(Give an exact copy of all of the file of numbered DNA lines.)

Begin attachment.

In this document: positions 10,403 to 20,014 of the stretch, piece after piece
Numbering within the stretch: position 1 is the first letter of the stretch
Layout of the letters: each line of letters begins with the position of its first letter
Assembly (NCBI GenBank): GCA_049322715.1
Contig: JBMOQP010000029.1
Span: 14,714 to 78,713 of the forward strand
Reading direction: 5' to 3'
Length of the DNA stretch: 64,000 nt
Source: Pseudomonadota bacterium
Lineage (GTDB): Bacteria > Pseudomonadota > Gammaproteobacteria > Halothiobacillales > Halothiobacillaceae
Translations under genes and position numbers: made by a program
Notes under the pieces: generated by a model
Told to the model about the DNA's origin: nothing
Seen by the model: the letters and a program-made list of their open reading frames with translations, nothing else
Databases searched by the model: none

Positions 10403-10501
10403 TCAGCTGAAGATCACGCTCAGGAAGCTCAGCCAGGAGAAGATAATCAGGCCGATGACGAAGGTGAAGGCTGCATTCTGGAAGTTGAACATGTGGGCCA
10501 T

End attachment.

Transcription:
In this document: positions 10,403 to 20,014 of the stretch, piece after piece
Numbering within the stretch: position 1 is the first letter of the stretch
Layout of the letters: each line of letters begins with the position of its first letter
Assembly (NCBI GenBank): GCA_049322715.1
Contig: JBMOQP010000029.1
Span: 14,714 to 78,713 of the forward strand
Reading direction: 5' to 3'
Length of the DNA stretch: 64,000 nt
Source: Pseudomonadota bacterium
Lineage (GTDB): Bacteria > Pseudomonadota > Gammaproteobacteria > Halothiobacillales > Halothiobacillaceae
Translations under genes and position numbers: made by a program
Notes under the pieces: generated by a model
Told to the model about the DNA's origin: nothing
Seen by the model: the letters and a program-made list of their open reading frames with translations, nothing else
Databases searched by the model: none

Positions 10403-10501
10403 TCAGCTGAAGATCACGCTCAGGAAGCTCAGCCAGGAGAAGATAATCAGGCCGATGACGAAGGTGAAGGCTGCATTCTGGAAGTTGAACATGTGGGCCA
10501 T